Wednesday, April 14

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This text is part of the special Le Petit D

India in all its forms

After Simon Boulerice, André Marois, François Gravel, Dominique Demers and many others, it is around India Desjardins to be the star of the “Histoire de lire” collection at Éditions Fonfon. Four titles in which India goes through different adventures and emotions. From lover to sick, from dreamer to different, the heroine tells in short sentences, one per page, the ups and downs of her childhood life. Pascal Girard, for his part, ensures the visual design of these little books made to support learning to read. Her moving illustrations, her line which is both simple and striking, candid and teasing, thus support each of the emotions experienced by the heroine. It’s pretty.

India is in love – India has a weird name – India is in the moon – India is sick, ★★★★ 1/2, India Desjardins and Pascal Girard, Fonfon, Montreal, 2021, 16 pages. 4 years and over.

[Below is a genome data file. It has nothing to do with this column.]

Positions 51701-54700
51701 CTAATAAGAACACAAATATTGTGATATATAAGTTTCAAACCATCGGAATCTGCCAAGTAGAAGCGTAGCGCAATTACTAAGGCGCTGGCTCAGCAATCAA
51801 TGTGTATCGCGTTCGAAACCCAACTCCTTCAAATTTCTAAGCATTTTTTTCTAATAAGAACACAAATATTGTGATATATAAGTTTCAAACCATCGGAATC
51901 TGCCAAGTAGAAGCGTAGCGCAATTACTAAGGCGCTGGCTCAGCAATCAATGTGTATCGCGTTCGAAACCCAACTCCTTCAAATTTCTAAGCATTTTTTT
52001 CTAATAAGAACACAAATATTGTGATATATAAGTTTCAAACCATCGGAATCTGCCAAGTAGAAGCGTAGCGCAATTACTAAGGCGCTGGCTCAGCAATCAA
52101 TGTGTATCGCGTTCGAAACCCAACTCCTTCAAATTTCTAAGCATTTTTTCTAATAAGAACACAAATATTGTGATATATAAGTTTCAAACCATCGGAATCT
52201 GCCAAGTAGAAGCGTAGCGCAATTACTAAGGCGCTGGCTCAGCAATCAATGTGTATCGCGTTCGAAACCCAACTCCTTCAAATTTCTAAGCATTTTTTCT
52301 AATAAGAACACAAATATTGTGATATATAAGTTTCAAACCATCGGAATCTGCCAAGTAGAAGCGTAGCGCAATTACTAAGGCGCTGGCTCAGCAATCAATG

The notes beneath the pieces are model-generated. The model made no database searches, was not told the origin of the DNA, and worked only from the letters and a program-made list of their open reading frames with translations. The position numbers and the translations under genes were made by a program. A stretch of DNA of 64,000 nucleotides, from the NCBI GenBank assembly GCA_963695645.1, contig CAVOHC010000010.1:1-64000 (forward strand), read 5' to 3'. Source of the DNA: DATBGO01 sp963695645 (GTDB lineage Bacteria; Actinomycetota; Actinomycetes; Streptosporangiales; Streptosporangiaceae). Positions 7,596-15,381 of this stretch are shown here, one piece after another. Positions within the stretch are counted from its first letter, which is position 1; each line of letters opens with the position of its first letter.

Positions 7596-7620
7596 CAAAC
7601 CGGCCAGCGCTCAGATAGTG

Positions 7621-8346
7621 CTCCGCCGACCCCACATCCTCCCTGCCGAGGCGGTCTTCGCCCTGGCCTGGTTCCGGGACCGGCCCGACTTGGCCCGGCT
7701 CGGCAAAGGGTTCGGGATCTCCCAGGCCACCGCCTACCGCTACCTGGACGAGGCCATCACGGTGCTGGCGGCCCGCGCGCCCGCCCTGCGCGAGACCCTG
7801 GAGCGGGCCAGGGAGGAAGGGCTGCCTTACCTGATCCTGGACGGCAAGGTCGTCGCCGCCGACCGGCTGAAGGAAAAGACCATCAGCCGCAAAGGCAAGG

Come out of its shell

“I live in a village surrounded by a circle of mountains which imprison it. Inside I am suffocating. “Thus begins the story of Patrice, 13, who is struggling to find his place in this” upside down world “. Only drawing allows him to breathe, to escape, to get out of this daily bubble. Driven by an impulse, he takes the coach to Quebec, where – unbeknownst to his mother – he manages to forge some harmonious links between reality and his artistic universe. With A fugue in itself, Agathe Génois explores with sensitivity and aplomb self-discovery and the difficult path to achieve it. His colorful writing makes it possible to capture all the oppression first felt by the hero, then this space of freedom, where he finally manages to find his place.

A fugue in itself, ★★★ 1/2, Agathe Génois, Soulières editor, Saint-Lambert, 2021, 102 pages. 12 years and over.

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